The high rate of retirement eligibility in wastewater departments has raised some concerns about how U.S. cities will fill their wastewater job openings.
In Idaho more than half of the professionals who oversee or operate the state’s drinking water and wastewater facilities are within 10 years of retirement; one-third are older than 55, and 30% are older than 45, according to an article by the Post Register.
But Meridian isn’t facing the same concerns, and the city’s growth is one reason why.
In order to keep up with the growth in utilities, Meridian’s Wastewater Division has hired 20 new full-time employees over the past five years. Next year’s proposed budget also includes salaries for three new employees — two operators and one mechanic.
The median age of Meridian’s public works employees is 44, which indicates “50% of employees are younger than 44,” Dale Bolthouse, Meridian public works director, said over email. City officials believe all that hiring has contributed to Meridian Public Works employees’ median age being below the national average.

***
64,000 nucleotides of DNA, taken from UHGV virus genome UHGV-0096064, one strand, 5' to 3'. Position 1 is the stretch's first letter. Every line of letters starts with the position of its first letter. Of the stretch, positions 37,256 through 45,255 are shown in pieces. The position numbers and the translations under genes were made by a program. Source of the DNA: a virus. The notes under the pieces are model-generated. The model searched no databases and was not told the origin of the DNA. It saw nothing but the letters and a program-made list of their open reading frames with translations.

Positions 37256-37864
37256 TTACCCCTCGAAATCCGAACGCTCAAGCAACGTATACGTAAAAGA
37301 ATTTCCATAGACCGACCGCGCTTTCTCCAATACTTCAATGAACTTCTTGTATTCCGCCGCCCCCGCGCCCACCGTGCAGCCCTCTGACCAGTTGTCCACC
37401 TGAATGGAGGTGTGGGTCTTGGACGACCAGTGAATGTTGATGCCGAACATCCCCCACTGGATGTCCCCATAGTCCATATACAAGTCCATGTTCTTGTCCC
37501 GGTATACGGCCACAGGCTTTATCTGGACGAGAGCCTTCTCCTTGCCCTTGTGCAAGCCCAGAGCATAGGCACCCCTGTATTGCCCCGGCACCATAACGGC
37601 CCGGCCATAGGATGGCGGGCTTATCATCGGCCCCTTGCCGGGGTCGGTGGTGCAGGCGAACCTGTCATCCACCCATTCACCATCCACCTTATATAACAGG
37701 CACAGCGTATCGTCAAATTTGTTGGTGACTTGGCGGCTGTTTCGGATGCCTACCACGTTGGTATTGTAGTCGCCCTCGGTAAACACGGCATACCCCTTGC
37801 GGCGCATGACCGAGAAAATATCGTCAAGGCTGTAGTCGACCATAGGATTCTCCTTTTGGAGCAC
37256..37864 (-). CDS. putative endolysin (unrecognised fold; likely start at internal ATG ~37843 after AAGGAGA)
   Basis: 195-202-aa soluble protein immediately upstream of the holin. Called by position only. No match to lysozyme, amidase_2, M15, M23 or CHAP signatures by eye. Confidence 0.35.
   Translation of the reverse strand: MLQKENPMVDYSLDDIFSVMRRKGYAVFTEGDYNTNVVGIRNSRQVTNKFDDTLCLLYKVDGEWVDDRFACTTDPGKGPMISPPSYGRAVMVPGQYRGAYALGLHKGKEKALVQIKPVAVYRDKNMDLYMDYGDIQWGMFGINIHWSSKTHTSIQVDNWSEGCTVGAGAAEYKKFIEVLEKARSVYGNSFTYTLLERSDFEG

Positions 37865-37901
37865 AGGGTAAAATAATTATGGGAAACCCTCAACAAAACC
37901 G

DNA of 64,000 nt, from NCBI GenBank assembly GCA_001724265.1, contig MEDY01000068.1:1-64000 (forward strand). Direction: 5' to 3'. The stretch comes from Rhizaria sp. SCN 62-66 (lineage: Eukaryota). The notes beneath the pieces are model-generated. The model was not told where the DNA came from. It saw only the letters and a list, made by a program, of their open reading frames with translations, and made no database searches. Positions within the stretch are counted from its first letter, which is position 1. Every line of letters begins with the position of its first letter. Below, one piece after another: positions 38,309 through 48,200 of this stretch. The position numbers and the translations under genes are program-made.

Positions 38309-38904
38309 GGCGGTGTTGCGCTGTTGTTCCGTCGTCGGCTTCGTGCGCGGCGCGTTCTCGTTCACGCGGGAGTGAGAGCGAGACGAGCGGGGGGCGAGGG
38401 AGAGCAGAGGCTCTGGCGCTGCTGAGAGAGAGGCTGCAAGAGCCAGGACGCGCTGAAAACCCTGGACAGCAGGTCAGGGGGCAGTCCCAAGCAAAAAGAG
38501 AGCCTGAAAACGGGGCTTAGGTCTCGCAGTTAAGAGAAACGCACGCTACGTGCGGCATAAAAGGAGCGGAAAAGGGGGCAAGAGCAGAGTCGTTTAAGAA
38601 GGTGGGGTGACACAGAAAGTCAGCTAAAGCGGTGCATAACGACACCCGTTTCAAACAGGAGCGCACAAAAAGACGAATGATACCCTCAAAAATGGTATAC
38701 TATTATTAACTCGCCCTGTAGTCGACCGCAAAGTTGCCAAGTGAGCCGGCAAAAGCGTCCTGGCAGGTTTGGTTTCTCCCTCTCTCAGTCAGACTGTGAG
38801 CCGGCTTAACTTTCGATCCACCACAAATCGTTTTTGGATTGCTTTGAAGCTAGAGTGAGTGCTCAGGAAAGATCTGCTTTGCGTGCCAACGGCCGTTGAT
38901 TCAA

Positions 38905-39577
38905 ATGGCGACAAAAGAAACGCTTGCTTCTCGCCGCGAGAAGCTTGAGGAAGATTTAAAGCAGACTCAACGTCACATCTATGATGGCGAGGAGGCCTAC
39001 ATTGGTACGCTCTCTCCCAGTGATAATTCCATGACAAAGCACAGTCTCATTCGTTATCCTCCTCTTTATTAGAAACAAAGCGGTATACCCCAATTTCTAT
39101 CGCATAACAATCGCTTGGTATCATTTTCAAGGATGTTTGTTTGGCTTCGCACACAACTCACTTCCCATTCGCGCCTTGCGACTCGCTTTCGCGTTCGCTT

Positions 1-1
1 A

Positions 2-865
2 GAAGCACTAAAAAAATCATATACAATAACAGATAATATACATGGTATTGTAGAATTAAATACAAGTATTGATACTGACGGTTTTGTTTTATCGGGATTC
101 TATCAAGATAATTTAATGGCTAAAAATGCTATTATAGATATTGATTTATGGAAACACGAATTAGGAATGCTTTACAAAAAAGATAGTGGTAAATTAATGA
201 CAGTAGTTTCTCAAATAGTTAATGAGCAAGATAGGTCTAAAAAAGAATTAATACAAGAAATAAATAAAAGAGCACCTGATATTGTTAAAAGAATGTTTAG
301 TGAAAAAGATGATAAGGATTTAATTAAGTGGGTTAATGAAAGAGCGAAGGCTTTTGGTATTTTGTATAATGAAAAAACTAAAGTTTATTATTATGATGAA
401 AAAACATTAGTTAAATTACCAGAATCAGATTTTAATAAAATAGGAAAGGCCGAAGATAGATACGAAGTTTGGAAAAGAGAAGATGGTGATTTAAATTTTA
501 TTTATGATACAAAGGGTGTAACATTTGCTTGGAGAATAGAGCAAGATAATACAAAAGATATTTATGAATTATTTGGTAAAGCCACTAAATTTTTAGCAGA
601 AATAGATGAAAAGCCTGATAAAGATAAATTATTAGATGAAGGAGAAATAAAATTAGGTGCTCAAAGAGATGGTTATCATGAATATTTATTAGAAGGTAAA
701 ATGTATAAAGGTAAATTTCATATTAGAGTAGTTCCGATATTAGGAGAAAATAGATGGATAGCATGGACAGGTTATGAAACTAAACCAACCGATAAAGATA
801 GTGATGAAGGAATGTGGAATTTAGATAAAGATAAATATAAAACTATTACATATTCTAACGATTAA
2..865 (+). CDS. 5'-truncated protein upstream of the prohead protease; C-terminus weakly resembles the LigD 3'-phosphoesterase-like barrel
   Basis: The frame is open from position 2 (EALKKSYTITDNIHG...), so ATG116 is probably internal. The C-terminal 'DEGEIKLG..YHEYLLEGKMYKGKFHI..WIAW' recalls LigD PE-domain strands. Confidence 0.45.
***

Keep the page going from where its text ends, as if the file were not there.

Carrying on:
The volume of wastewater flow processed in Meridian has doubled since 2003, now up to 7.2 million gallons a day. In order to address both the increase in flow and new federal discharge permit requirements, the city of Meridian is in the process of expanding its Wastewater Resource Recovery Facility.
When the expansion is complete, it will increase the facility’s capacity to 15 million gallons per day, which city staff estimate will support Meridian’s growth until 2040, Bolthouse said.
The Meridian Wastewater division has 40 full-time employees who process the millions of gallons of wastewater each day. In July the city is recruiting for two vacancies. Recruiting can prove difficult because of the current job market and low unemployment, said Bolthouse.
“At the end of the day, the work is important,” he said. “Imagine a day, a week, a month … without water or wastewater services. Our employees make it so you don’t have to.”